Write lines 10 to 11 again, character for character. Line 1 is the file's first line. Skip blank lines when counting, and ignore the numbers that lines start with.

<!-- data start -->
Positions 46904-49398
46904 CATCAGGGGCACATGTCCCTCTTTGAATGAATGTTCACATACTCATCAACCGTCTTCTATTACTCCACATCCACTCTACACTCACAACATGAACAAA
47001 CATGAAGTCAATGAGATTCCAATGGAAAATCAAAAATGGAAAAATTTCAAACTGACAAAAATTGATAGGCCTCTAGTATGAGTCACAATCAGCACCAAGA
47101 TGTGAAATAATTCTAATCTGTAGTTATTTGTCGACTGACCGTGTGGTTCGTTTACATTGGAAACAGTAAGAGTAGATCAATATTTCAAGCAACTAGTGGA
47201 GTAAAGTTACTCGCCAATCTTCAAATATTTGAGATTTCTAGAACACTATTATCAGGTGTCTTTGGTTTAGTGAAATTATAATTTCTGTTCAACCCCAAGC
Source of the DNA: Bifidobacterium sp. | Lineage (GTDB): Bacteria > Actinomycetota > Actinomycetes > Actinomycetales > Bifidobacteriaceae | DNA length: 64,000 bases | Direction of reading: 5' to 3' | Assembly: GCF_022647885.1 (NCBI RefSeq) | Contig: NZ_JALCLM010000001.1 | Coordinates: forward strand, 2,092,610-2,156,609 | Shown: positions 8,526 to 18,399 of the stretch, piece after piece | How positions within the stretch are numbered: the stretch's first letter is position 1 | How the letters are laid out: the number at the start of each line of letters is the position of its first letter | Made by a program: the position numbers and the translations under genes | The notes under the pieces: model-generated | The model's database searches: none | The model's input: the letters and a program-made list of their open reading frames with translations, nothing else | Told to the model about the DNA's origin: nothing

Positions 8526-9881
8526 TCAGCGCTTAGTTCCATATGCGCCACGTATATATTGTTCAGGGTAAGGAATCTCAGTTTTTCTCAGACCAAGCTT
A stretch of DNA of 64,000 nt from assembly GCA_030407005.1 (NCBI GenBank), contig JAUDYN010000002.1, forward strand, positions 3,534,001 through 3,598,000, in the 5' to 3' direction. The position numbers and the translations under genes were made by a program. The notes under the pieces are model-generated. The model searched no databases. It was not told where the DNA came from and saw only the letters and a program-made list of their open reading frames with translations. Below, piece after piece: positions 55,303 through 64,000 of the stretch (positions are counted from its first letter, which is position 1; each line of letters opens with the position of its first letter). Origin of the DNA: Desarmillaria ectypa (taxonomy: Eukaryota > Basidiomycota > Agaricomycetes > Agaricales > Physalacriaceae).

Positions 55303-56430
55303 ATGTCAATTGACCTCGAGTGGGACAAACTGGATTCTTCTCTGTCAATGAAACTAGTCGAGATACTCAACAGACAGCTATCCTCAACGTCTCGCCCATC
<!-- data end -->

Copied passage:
Positions 55303-56430
55303 ATGTCAATTGACCTCGAGTGGGACAAACTGGATTCTTCTCTGTCAATGAAACTAGTCGAGATACTCAACAGACAGCTATCCTCAACGTCTCGCCCATC